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Im running an email server as part of a research study. We have subjects connecting and sending email from a variety of clients.

One function of this server is to communicate with said subjects - this means sending out regular emails. In the last few weeks it seems that nearly all of these emails are being marked as spam by the big providers (gmail, hotmail, yahoo, etc). As a result I'm looking into how to mark these messages as safe.

One suggestion that comes up from searching is to use DKIM. I can set this up and try it but it certainly won't be in place for all of our existing clients. If I implement it will it block all emails from our server that aren't setup to use it?

FWIW: Postfix, CentOS 6.4 x64

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2 Answers 2

up vote 1 down vote accepted

You can configure DKIM and only sign a subset of your messages. This probably won't help solve your actual problem though.

There is no completely reliable method to ensure your messages are not marked as spam. Every provider has different detection and filtering mechanisms.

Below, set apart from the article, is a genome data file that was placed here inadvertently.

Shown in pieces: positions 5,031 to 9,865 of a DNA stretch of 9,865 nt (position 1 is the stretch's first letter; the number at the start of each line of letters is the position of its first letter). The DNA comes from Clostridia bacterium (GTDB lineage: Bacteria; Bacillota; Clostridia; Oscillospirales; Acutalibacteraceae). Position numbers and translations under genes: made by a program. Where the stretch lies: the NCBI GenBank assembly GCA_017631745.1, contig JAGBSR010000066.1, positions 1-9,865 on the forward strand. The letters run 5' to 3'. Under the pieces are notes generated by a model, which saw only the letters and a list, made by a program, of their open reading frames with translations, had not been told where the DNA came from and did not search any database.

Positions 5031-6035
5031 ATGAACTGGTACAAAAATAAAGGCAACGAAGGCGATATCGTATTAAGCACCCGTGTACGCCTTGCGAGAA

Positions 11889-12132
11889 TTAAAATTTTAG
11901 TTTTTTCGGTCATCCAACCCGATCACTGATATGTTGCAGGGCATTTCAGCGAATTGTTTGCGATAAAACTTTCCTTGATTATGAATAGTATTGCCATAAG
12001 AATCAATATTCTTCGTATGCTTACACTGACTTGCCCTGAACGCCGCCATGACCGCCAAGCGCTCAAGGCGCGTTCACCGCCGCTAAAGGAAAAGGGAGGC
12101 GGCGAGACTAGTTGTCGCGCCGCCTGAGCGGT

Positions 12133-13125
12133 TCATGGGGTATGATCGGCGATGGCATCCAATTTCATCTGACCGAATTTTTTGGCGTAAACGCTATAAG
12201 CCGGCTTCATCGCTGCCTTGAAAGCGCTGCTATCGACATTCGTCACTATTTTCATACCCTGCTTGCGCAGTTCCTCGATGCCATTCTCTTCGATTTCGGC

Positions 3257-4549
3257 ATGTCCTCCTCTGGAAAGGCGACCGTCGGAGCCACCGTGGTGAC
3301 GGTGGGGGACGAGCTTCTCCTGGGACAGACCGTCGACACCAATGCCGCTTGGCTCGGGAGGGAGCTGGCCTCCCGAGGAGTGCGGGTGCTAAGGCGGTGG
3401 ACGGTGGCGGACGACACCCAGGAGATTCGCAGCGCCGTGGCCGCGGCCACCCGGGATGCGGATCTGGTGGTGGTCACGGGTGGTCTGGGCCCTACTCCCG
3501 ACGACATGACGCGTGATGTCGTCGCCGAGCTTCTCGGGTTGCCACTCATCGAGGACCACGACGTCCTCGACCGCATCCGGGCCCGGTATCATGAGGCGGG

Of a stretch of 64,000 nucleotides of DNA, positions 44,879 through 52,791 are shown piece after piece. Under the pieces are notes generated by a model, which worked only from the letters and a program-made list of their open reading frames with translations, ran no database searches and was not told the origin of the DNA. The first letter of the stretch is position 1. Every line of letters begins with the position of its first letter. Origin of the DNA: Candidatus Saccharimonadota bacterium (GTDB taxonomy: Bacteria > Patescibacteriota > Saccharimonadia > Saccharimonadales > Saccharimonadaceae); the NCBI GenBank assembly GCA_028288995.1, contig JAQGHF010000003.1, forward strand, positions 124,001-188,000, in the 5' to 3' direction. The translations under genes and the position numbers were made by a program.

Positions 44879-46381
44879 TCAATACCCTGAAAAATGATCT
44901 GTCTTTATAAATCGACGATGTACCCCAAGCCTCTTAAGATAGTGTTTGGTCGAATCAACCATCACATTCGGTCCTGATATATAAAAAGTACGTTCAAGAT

There are several things you can do to reduce the chance that your messages will be marked as spam.

  1. Messages should be properly formed. This means that all necessary headers are present and that none of those headers are malformed or contain invalid data.
  2. Systems sending mail should have rDNS configured for the sending IP address.
  3. Properly configured SPF records should be maintained for your domains.
  4. Sign messages with DKIM.
  5. Handle abuse complaints promptly.
  6. Proactively monitor RBLs and resolve any listing issues.
  7. Sanity check destination addresses before sending messages. Prune mailing lists of e-mail addresses that consistently bounce.
  8. Don't actually send unsolicited e-mail. This really could be a separate discussion entirely. Require confirmation of subscription requests. Provide a link to easily unsubscribe within your bulk messages.
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None of these emails are from subscriptions or unsolicited. It's all communications from the study that these people are part of. –  ethrbunny Feb 19 at 19:50
    
@ethrbunny I wasn't trying to imply that you were sending unsolicited mail. I was simply rounding out the list for the benefit of anyone that comes across this question in the future. –  Mark Sturgill Feb 19 at 19:53
    
Absolutely! I appreciate the comprehensive list. I'm just trying to think of what rules I'm breaking. –  ethrbunny Feb 19 at 20:00
    
@ethrbunny Missing/Incorrect SPF and rDNS are the two most common issues. There are many web-based tools that can check your sending IP address against the most popular RBLs as well. –  Mark Sturgill Feb 19 at 20:05

If a mail server doesn't support DKIM then it will simply be ignored.

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